“There will be cases where people have genuine concerns relating to children and they should always feel able to come forward and speak to police. We will treat each individual case sensitively and confidentially.”

Judging without knowing us

Victim and criminal: stories from Black women who have been stigmatised by the anti-FGM narrative

February 6th marks the 17th anniversary of the United Nation’s International Day of Zero Tolerance for Female Genital Mutilation. (FGM).

The ambitious anti-FGM movement that ensued and which actively operates in the UK and internationally, claims to have made great strides in helping to reduce the incidence of this harmful, traditional practice worldwide. Whilst that reduction is welcome, legislative initiatives, policies, surveillance, awareness – raising, and the drive to prosecute have resulted in some Black and Minority Ethnic Communities (BAME) in the UK being specifically targeted and feeling their effects disproportionately.

On Saturday, 8 February 2020, Hidden Voices UK, hosted a theatrical performance called “Judging without Knowing” at Oxford House in Bethnal Green, East London, followed by a panel and open discussion with over 70 people who attended. It was organised in partnership with Women’s Inclusive Team, TALO, Queen of Sheba International, and Acta Community Theatre Bristol.
The event was one of a number of responses to the 17th anniversary of the UN’s 6 February International Day of Zero Tolerance for Female Genital Mutilation (FGM), and a ground-breaking one

The Play

Judging Without Knowing Us’

Judging Without Knowing Us’ is an original play written and performed by Bristol Somali women. It tells the hitherto unspoken story of women with daughter considered at risk of Female Genital Mutilation/Cutting (FGM/C), and showcases the damage caused by the current obsession with the practice.
The play, was created entirely by Somali women working with actors from Acta Community Theatre, Bristol. It highlights the damage caused by a now common narrative that surrounds FGM in the UK – a combination of victimhood, stigma and criminalisation.

The play depicts how anti-FGC initiatives and interventions in families suspected of carrying out the practice affects them, and encourages the audience to imagine the trauma they experience purely because on their ethnic and cultural backgrounds.

The dominant narrative to date has been one of victimhood, trauma and stigma. But the strong women at the heart of the play, women from the communities who frequently bear the brunt of the narrative that seeks to pre-emptively criminalise them, come out fighting.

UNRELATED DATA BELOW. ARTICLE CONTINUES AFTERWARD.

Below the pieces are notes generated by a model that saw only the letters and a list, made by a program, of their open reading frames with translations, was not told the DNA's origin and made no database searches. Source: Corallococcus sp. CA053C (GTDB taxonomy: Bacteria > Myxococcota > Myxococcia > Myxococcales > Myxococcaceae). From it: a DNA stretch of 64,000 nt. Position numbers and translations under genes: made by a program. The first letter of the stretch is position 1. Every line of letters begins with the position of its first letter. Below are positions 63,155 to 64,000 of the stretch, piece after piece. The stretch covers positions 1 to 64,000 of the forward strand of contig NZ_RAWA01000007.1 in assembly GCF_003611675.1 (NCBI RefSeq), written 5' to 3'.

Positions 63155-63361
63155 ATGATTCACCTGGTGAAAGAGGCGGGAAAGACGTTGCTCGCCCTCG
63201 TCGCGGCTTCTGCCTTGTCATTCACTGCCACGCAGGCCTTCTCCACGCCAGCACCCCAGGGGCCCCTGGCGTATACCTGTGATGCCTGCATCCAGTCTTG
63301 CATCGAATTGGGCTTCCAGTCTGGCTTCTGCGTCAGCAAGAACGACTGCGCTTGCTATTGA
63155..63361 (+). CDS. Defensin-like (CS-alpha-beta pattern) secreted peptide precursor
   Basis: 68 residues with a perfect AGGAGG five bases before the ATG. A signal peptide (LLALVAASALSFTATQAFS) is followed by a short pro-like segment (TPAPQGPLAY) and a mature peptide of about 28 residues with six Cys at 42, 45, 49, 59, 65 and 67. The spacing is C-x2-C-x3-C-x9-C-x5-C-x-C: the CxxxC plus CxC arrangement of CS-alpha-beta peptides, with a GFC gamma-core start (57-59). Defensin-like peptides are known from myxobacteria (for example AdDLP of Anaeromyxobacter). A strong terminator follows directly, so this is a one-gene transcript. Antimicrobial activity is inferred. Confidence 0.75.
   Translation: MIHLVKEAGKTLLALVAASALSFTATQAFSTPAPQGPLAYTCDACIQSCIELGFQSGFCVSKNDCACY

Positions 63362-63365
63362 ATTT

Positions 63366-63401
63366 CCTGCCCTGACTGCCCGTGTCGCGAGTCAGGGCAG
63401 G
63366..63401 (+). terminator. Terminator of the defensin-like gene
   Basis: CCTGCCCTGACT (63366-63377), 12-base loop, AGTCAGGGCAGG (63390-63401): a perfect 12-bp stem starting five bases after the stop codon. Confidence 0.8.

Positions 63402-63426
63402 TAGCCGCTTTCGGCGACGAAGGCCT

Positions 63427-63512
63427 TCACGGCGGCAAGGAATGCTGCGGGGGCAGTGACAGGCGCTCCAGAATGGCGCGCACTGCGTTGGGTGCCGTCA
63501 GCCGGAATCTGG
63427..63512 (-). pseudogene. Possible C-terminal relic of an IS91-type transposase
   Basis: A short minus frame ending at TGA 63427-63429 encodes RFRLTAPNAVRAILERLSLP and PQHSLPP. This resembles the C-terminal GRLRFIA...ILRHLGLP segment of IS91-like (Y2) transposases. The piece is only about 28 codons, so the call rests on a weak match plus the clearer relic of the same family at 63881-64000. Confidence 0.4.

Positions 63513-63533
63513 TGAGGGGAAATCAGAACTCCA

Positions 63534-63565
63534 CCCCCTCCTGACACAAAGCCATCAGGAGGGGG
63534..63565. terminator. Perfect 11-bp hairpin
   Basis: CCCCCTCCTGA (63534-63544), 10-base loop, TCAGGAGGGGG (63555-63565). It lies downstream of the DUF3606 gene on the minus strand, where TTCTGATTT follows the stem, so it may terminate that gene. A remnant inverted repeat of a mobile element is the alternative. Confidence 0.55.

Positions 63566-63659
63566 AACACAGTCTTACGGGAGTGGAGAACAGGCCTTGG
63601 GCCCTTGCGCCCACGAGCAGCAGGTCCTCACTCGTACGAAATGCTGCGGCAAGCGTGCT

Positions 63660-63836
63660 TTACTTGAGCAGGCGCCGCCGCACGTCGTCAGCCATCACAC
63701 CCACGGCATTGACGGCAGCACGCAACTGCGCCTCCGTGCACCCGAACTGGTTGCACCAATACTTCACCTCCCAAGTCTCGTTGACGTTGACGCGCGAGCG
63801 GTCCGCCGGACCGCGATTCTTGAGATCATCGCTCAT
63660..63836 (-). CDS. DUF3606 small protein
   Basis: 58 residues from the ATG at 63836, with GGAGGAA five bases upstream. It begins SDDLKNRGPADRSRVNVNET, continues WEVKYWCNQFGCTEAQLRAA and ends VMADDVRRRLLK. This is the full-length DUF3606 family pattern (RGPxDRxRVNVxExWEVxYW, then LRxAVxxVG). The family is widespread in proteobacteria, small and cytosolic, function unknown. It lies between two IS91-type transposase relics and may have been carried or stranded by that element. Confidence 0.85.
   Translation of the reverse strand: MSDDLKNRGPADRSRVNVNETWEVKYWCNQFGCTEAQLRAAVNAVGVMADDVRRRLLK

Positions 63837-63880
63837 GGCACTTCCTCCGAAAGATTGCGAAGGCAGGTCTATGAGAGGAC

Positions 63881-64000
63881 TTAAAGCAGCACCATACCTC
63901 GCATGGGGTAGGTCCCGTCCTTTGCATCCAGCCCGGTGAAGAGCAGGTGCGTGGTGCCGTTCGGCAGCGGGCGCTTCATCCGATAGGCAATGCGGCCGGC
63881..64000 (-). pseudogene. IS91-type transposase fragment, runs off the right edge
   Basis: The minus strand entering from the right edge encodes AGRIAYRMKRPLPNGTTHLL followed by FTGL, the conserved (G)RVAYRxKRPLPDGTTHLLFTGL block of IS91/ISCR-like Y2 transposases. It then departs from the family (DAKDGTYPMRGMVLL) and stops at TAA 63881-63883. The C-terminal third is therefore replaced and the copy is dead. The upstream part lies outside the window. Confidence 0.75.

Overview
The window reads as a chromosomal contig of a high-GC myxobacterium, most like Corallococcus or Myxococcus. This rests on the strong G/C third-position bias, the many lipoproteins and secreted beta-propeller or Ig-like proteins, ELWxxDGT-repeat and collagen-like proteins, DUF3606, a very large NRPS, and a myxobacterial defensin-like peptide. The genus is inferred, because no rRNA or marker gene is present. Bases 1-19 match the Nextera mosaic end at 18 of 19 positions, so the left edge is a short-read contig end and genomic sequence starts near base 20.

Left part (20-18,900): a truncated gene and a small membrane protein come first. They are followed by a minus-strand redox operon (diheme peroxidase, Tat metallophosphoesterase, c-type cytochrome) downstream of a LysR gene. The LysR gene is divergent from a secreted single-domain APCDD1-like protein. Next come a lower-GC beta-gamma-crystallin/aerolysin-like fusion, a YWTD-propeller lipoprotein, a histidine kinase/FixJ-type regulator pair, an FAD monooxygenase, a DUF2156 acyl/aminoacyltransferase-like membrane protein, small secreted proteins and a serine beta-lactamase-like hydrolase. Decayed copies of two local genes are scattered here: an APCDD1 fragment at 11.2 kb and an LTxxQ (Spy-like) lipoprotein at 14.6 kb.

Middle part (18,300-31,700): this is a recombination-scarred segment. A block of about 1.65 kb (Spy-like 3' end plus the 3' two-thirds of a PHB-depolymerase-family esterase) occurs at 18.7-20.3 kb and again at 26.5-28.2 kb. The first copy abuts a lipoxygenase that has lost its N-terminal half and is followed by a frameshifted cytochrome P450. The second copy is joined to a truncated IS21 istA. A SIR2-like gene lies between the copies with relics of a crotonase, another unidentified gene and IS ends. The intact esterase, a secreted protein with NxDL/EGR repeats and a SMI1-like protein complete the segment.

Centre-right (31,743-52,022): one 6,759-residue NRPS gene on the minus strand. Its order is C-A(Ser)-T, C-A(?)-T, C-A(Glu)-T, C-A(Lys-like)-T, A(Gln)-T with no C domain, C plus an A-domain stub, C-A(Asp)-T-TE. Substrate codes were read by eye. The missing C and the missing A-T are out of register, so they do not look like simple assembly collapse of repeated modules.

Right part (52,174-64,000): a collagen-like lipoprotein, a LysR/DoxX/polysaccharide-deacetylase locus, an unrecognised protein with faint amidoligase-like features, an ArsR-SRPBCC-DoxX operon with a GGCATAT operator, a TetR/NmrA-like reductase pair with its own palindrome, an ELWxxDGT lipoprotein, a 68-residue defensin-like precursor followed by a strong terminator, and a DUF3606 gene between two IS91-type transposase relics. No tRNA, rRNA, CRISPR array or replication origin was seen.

The performance puts mothers and daughters at the heart of the issue and shows how women who were “victims of FGM” (mothers who were cut as children, almost all in Somalia in the last century are now primitively criminalised by the assumption that they will have their daughters or granddaughters cut


There was also an open and rich discussion between the panellists and many well-informed members of the multi-ethnic audience, including women from FGM-affected communities, researchers, health professionals and advocates involved in addressing FGM in diverse ways. It became clear that women and their families and communities are being harassed by “safeguarding”, which is seriously harmful to children when it is not required or justified.

Hidden Voices: The importance of ethnography in FGM storytelling

An extraordinary meeting was held in London on 15 February 2019. At first glance, it appeared to be just another hosted by the School of Oriental and African Studies, London University. But in reality it was the first where activists, community members, practitioners, researchers and members of the public came together to discuss the downsides and flaws of the dominant anti-FGM discourse and to illustrate the problems it generated.

The initiative was the brainchild of Hidden Voices UK, who had invited us to a critical discussion about “the prevailing single narrative which overshadows women who have undergone the act” and “the heavy-handed use of the law”. They also wanted to discuss some of the methods used (or misused) to present a version of reality in which high numbers of girls in the UK and Europe are said to be at risk of FGM, and the illegal activities in regard to it that are supposed to be pervasive among immigrant communities.

The Panel

Five knowledgeable people were introduced who then initiated the conversation. They included:

• Zainab NurHidden Voices UK,

• Nasra Ayub, Lead Outreach Worker, Integrate UK,

• Alison Macfarlane, BA, Dip Stat, CStat, FFPH Professor of Perinatal Health, Centre for Maternal and Child Health Research, City, University of London

• Bríd Hehir, Researcher, blogger and retired health professional

• Brenda Kelly, Consultant Obstetrician, Oxford University Hospitals NHS Foundation Trust, Clinical lead of the Oxford Rose Clinic, a specialist service for women and girls with FGM, and patron of the charity Oxford Against Cutting

The Chair was the BBC’s Africa Editor Mary Harper. She helped ensure that attendees could contribute and be treated with respect, particularly during the few heated moments.

Aspects raised included:

  • Data – how estimates of girls and women who have undergone the practice are calculated as well as those deemed ‘at risk’, and how they are distorted in media reporting
  • UKs legal framework – with reports about how the implementation of harsh protocols can create difficulties during healthcare encounters, and jeopardises the trusting relationship that providers seek to develop with patients (in this case those who have already undergone the act)
  • The flourishing anti-FGM industry – considered worthy of much more critical scrutiny